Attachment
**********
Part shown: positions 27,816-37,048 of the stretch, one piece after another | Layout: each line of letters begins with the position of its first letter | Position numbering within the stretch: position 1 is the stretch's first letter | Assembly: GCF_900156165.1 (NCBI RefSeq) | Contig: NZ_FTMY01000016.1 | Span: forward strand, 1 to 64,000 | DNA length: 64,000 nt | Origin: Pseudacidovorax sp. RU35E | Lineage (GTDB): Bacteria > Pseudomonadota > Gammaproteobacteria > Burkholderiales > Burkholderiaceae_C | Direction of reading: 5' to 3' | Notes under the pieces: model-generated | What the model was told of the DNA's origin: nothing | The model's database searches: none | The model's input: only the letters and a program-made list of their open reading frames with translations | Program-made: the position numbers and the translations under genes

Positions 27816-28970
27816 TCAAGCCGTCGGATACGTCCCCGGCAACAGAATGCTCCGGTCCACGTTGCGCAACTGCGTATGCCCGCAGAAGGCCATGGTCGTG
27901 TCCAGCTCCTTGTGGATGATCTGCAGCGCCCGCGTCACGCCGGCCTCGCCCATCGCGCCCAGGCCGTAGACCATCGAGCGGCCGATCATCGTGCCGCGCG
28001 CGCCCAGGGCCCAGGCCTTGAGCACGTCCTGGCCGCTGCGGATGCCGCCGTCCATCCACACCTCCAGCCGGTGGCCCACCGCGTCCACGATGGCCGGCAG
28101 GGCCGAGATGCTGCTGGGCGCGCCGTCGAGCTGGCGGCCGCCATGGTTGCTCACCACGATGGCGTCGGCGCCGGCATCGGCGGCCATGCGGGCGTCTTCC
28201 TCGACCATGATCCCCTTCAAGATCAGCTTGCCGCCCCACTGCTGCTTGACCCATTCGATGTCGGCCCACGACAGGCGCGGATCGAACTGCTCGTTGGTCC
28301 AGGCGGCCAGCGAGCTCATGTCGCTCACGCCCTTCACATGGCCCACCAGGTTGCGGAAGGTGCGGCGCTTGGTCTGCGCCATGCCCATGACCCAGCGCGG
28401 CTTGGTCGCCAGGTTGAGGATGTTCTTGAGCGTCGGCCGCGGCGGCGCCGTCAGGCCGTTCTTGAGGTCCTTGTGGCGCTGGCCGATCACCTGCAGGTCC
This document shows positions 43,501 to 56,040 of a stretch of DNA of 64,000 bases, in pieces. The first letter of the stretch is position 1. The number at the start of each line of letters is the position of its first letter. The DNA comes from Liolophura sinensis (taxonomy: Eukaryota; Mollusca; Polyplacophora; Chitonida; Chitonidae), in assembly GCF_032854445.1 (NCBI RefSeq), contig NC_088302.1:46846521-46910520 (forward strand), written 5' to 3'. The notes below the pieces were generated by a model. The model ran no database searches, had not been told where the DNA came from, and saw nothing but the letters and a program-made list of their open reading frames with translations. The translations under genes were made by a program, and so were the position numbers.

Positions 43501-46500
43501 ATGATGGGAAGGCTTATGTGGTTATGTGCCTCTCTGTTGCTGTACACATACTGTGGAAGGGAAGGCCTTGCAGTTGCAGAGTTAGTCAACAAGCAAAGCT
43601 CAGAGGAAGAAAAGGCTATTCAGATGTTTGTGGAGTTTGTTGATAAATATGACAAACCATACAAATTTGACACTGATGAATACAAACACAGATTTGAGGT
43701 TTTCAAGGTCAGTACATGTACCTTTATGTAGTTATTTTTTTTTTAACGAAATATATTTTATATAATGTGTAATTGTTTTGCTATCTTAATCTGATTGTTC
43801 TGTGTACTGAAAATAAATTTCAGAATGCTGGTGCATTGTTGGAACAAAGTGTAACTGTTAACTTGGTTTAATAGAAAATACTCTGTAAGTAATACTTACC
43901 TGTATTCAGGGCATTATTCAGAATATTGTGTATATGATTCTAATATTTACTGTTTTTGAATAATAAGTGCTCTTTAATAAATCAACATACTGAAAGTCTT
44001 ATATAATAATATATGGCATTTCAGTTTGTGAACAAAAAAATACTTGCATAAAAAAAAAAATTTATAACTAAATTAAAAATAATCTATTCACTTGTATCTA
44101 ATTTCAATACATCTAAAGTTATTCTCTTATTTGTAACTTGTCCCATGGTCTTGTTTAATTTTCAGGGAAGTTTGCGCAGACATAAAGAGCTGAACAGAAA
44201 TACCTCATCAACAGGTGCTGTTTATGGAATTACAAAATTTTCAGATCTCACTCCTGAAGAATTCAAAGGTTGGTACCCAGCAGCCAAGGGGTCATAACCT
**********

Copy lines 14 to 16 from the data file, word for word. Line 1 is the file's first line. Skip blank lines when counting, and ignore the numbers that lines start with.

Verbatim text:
43701 TTTCAAGGTCAGTACATGTACCTTTATGTAGTTATTTTTTTTTTAACGAAATATATTTTATATAATGTGTAATTGTTTTGCTATCTTAATCTGATTGTTC
43801 TGTGTACTGAAAATAAATTTCAGAATGCTGGTGCATTGTTGGAACAAAGTGTAACTGTTAACTTGGTTTAATAGAAAATACTCTGTAAGTAATACTTACC
43901 TGTATTCAGGGCATTATTCAGAATATTGTGTATATGATTCTAATATTTACTGTTTTTGAATAATAAGTGCTCTTTAATAAATCAACATACTGAAAGTCTT